The United States leads the world in incarceration and criminal convictions. Approximately seventy-one million, or roughly one in three adults, have criminal convictions are subject to discrimination on the basis of that conviction. Discrimination on the basis of criminal history is widely documented in the areas of employment, housing, and access to services. However, it is also prevelant with respect to access to higherr education. Seventy percent of colleges in the United States report asking applicants about criminal history on admissions applications and two thirds of applicants that have a conviction do not finish the application once they get to the criminal history question.
In 2016, the Department of Education, led by Secretary John B. King Jr., and the Department of Justice, represented by Attorney General Loretta Lynch collaborated to produce the Beyond the Box Toolkit, which provided colleges and universities with resources to remove criminal history questions from admissions and increase support for students with prior convictions. With support from former President Barack Obama, the Department of Education built on the beyond the box initiative by asking colleges and universities to take the Fair Chance in Higher Education Pledge and “ban the box” (i.e. stop asking about criminal history) on admissions applications. Sixty-one colleges signed and stopped considering criminal history in their admissions process. Some of these colleges are selective, private, liberal arts schools; others represent large statewide public university systems, most notably the State University of New York (SUNY) system and the University of California system.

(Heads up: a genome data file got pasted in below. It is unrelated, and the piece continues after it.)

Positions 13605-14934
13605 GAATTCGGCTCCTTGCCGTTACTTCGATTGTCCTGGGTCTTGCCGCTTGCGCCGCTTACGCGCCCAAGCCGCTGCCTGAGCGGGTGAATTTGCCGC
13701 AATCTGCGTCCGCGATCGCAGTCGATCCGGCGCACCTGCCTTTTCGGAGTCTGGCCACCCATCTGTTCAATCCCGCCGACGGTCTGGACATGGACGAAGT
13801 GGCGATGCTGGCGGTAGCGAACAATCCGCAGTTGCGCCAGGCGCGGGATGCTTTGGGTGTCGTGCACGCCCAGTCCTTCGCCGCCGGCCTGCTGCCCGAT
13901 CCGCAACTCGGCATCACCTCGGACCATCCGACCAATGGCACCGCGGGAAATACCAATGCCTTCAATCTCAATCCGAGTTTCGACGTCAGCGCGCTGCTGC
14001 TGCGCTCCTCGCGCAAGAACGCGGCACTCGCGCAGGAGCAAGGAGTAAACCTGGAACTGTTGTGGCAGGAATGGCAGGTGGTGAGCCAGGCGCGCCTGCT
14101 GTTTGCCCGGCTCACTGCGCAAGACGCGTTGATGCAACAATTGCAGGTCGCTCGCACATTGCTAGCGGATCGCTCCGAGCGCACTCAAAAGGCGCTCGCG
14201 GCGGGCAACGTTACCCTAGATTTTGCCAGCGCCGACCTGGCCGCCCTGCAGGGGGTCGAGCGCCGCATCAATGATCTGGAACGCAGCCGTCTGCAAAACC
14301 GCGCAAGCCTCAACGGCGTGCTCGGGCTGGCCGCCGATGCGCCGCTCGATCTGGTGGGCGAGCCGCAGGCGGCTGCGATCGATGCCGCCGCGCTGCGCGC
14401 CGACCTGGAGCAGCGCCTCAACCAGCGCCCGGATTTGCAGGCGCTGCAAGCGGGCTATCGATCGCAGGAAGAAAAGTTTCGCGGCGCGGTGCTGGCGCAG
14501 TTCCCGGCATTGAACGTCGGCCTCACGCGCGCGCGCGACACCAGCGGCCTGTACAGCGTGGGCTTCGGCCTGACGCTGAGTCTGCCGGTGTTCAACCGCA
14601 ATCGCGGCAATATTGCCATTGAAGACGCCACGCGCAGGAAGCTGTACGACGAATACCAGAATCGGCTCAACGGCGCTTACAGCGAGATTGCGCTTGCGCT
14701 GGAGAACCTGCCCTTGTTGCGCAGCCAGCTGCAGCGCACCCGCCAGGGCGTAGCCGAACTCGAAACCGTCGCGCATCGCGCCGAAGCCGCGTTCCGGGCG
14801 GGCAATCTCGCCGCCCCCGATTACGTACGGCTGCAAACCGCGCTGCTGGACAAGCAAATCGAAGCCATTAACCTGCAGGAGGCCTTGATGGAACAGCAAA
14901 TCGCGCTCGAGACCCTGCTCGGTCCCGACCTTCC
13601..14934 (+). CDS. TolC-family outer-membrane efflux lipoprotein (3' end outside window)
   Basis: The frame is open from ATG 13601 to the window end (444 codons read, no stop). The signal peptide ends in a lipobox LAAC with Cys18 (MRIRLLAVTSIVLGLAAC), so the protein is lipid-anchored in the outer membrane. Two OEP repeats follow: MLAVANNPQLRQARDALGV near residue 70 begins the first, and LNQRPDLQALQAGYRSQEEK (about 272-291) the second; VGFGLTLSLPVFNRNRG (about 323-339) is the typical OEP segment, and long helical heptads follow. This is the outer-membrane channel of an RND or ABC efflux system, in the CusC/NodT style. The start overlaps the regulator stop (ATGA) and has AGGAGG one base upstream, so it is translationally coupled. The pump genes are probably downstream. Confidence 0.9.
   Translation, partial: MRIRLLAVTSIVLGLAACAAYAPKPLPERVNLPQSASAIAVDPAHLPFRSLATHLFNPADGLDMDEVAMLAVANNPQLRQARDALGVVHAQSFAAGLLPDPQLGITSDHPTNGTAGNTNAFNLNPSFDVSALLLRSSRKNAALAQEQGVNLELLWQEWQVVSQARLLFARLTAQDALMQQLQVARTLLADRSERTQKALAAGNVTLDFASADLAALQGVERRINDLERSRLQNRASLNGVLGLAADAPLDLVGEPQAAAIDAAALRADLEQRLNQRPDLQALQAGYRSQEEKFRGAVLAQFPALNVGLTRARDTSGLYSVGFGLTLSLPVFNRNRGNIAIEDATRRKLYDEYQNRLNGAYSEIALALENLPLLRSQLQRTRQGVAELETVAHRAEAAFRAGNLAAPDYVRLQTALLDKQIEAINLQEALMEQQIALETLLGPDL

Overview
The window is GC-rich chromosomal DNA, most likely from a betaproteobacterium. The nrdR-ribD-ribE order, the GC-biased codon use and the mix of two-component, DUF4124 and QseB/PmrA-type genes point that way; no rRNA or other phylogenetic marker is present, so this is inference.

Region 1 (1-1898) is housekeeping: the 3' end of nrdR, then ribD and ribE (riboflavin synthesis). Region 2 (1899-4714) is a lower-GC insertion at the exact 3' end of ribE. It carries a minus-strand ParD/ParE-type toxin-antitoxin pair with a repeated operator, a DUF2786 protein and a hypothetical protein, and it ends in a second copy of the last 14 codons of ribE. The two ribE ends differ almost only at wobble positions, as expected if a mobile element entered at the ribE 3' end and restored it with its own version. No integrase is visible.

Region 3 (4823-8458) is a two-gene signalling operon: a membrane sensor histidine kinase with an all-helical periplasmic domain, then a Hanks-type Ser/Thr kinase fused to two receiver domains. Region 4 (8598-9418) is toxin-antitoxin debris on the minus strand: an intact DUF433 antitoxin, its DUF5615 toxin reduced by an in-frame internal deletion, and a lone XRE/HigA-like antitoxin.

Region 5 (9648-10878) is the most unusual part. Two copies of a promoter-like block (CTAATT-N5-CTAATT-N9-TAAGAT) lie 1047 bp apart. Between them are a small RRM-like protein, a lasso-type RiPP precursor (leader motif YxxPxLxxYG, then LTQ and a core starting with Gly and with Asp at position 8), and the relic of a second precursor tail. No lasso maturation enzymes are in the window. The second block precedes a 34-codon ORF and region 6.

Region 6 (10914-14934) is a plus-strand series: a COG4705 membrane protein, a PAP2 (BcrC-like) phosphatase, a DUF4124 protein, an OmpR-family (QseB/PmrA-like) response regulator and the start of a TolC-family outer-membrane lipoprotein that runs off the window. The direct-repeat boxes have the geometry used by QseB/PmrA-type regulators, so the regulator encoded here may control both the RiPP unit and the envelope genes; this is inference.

In 2017, Louisiana successfully passed legislation in 2017 to remove criminal history questions from public college applications with some limitations. In 2018, both Maryland and Washington passed similar legislation. In 2019, Colorado joined them. Over the last three years, efforts continue in Illinois, New York, Virginia and 12 additional states to pass Ban the Box in Education legislation.
Senate Bill 13 would add Delaware to that list. This bill creates a “Ban the Box” policy for postsecondary institutions in the state. It promotes diversity by prohibiting academic institutions from inquiring into an applicant’s criminal conviction history, with limited exceptions for inquiries into certain types of offenses such as stalking and sexual assault. If the institution elects to deny an applicant because of a conviction for such an offense, it must disclose that fact to the applicant. After an applicant has been admitted, an institution may inquire into the applicant’s criminal conviction history for the limited purposes of offering counseling and making decisions concerning the applicant’s participation in campus life.
In addition, the Act requires the Department of Education to compile and complete an annual report on admissions from each academic institution, including the race and gender of the applicants and of the accepted students.
|Senate Bill 13 Sponsors||Yes Votes||No Votes|
|Pinkney, Hansen, S.McBride, Sokola, Walsh|
|Minor-Brown, Dorsey Walker, Baumbach, K.Johnson, Kowalko, S.Moore, Morrison|
|Current Status: Senate Education 5/5/22|